Sit smarter with yoga | Health – WCVB Home

sitting in an office

I would agree with everything except I would argue the opposite about the shoulder points. Pulling them together creates a lift in the chest, and collarbones, increasing lung capacity. Pulling them downward as recommended in the article makes the shoulders roll forward, collapsing the collarbones and chest. It also tends to shorten the “side body,” in particular through the side ribs. Your lungs go right up under your collarbones, so you might as well use the capacity under the collarbones, and side ribs.

Also, pulling the shoulders down as recommended creates tension on the trapezoid muscles in the neck, They’ll try to compensate creating tension through the neck and possibly result in a tension headache. Don’t believe me? Pull your shoulders down, and see how free your neck is compared to when your shoulders lift more freely.

Practice a five-point posture check

1. Feet and knees: Place your feet hip-distance apart, with your knees at hip level. Keeping an even pressure through the inside arches and outside heels of your feet helps maintain neutral knee and hip position. Avoid crossing your legs or ankles, which can stifle blood flow and cause swelling.

2. Hips and pelvis: Evenly distribute your weight through your “sitting bones,” the bony parts of your pelvis you can feel making contacting with your seat. Our feet and knees indicate and affect our hip position, so avoid letting a foot or knee drift forward, taking the hips out of balance.

3. Back and spine: Maintain the natural curves of your spine — don’t try to straighten it. Your mid-back curve is naturally kyphotic, which means “hump” in Greek. Your low back is lordotic, so it curves into some extension. Keep spinal curves soft, not exaggerated.

4. Shoulders and chest: Your chest should be open with your shoulders sitting evenly. Concentrate on pulling the bottom points of your shoulder blades downward rather than inward. It’s a common mistake to squeeze your shoulder blades together and puff your chest out, which lifts your rib cage, arches your mid-back and decreases your ability to breathe deeply.

5. Head and neck: Align your head and neck between your shoulders rather than lurching into “text neck.” The action of engaging muscles to draw the shoulder blades down in point No. 4, helps position your head properly by initiating a muscular action called “reciprocal inhibition,” which turns off (inhibits) the overactive neck, upper back and chest muscles that tend to pull your neck forward.

via Sit smarter with yoga | Health – WCVB Home.

Yoga is not only about position, but energy. Also get up periodically and move around.

Yoga for Trauma

Dr. Bessel van der Kolk, who had appeared on On Being with Krista Tippett in October, was on WBUR’s “Here and Now” today.

I find very intriguing his idea that trauma resides in places inaccessible by language. Thanks to Panayiota Bertzikis for posting this to Facebook today.

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International Day of Yoga

Mark your calendars!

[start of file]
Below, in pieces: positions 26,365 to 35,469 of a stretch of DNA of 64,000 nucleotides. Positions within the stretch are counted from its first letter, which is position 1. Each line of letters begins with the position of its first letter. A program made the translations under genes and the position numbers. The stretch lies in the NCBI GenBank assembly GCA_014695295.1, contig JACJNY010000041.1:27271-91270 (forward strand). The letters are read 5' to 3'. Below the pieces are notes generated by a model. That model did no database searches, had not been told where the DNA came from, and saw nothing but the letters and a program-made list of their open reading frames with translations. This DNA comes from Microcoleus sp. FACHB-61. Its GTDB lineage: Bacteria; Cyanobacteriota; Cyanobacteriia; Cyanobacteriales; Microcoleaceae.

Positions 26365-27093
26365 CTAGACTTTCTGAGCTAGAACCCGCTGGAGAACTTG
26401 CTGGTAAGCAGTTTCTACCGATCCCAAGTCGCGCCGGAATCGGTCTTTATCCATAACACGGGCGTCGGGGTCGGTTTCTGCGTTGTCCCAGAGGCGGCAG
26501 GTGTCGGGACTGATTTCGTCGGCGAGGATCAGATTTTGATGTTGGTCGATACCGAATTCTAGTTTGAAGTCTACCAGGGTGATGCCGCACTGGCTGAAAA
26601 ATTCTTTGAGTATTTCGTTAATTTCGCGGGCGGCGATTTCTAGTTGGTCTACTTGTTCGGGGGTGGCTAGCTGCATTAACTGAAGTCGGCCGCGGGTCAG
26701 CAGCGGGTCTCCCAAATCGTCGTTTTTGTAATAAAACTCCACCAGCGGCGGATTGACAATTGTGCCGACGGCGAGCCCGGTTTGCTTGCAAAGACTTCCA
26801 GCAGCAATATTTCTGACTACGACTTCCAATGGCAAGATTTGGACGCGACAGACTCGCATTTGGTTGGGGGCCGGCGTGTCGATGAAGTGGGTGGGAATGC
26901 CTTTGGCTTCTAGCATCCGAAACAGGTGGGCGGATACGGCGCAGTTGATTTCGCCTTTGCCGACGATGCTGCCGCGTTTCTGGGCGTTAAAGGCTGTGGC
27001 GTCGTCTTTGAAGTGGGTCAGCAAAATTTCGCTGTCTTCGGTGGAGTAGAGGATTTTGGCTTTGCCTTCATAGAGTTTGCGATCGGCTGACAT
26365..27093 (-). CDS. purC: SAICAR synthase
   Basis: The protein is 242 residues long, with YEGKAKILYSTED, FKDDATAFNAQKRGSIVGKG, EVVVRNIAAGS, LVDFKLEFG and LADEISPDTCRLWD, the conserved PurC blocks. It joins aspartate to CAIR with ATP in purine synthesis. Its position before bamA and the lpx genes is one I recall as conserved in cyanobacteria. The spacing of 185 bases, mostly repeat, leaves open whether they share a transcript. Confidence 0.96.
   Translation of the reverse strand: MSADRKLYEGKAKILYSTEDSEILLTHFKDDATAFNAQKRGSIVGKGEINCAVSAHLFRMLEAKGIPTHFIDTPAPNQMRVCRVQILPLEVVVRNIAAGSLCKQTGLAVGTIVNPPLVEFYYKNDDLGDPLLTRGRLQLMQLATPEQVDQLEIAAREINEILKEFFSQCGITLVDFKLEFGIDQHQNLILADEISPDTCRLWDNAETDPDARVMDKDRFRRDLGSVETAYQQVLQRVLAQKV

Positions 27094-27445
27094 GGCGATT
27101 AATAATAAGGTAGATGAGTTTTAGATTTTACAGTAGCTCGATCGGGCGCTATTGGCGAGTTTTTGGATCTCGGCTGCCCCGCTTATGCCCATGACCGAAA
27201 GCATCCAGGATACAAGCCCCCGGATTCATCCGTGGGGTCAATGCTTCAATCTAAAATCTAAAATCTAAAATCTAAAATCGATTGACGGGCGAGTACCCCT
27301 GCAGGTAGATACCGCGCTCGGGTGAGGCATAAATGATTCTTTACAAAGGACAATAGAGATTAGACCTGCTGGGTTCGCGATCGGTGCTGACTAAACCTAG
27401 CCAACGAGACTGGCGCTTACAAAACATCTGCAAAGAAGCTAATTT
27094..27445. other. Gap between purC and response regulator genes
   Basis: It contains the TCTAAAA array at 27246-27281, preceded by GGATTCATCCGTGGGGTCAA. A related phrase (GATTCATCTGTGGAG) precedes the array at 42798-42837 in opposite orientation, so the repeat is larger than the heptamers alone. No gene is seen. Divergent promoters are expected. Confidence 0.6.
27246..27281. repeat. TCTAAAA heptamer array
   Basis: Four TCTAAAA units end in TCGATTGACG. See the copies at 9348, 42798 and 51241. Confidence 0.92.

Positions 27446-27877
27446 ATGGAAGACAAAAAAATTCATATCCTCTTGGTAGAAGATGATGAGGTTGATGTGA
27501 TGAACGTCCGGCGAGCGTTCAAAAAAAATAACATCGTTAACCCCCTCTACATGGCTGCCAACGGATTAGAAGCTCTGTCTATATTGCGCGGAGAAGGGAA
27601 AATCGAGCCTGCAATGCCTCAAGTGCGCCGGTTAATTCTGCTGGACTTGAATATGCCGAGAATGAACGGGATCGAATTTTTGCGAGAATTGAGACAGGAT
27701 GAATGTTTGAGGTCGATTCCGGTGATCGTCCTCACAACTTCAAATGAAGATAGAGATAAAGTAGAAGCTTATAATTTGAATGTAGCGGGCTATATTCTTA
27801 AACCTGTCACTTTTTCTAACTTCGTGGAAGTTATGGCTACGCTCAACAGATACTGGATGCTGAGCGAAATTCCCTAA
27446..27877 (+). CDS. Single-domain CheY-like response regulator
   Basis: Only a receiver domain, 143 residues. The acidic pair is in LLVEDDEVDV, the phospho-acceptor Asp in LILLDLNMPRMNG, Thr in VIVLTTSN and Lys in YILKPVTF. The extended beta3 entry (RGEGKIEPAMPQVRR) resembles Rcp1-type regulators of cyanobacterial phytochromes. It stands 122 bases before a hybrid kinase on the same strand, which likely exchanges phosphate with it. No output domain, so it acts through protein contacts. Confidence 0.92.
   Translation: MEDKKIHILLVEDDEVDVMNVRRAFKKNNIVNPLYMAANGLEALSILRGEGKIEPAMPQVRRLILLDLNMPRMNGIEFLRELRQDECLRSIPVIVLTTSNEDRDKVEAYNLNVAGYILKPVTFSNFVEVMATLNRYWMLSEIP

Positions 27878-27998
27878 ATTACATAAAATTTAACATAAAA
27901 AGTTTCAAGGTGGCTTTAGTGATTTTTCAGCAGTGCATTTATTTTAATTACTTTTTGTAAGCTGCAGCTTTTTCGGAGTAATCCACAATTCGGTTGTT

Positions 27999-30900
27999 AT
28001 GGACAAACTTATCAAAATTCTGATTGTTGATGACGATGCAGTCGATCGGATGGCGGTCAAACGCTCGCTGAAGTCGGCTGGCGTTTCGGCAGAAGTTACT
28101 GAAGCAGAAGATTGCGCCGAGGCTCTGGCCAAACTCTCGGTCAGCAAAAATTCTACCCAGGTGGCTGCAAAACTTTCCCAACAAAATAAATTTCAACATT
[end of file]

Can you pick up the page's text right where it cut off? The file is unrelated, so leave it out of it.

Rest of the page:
UN Approves an International Day of Yoga
UNITED NATIONS — Dec 11, 2014, 12:56 PM ET

The world now has an International Day of Yoga.

The U.N. General Assembly on Thursday approved a resolution proclaiming June 21 as that day.

Indian Prime Minister Narendra Modi called for a day dedicated to yoga during his speech to the world body’s annual assembly of world leaders in September.

Modi has said that yoga can help tackle world problems including climate change.

The U.N. already has 118 awareness-raising days of observance.

via UN Approves an International Day of Yoga – ABC News.

Fall Teaching: Noontime Nourish

noontime nourish

Thursdays at noon, starting 9/18/14

I am pleased to announce that after a long recovery from rotator cuff repair, I will be returning to teaching yoga at Sangha Yoga Collective on September 18. On many levels, my injury has been my teacher. I hope to bring to you an enhanced knowledge of shoulder alignment, and an appreciation of the tools yoga may afford for dealing with life’s little surprises.

I am trying something new this fall, a one-hour noontime class I’m calling “Noontime Nourish,” for nine Thursdays beginning September 25, with a free preview on the 18th. The idea is that we’d practice some yoga at noon, and then whoever was available could hang around with a brown bag lunch to talk about yoga philosophy, Ayurveda, or conscious eating.

Personally, I always find Thursdays to be the most difficult day of the week to get through. It has all of the stress of Friday with none of the relief of looking forward to the weekend. What a great day to offer respite in the middle of the day.

For all the details please see this lovely postcard provided courtesy Sangha: Noontime Nourish Postcard.

Also, sign up for my mailing list.

Staff Pose: Dandasana Seated Yoga Poses

Dandāsana (staff pose)

This is the pose in which I landed when I slipped on snow and fell on Monday, February 3. A trip to the ER kept me from teaching class at Sangha Yoga Collective that night. I am happy to report nothing broken. I will need to rehabilitate my right shoulder some: my laptop bag had driven my right arm into the shoulder socket, causing some pain, weakness and limited range of motion. But this will not keep me from teaching my regularly scheduled classes, or the Free/By Donation Community Class on Sunday, February 16. I hope to see you then, and/or at my regularly scheduled class!

Staff Pose is a basic and simple stabilizing pose that is the foundation for all seated asanas and has several benefits:

via Staff Pose: Dandasana Seated Yoga Poses.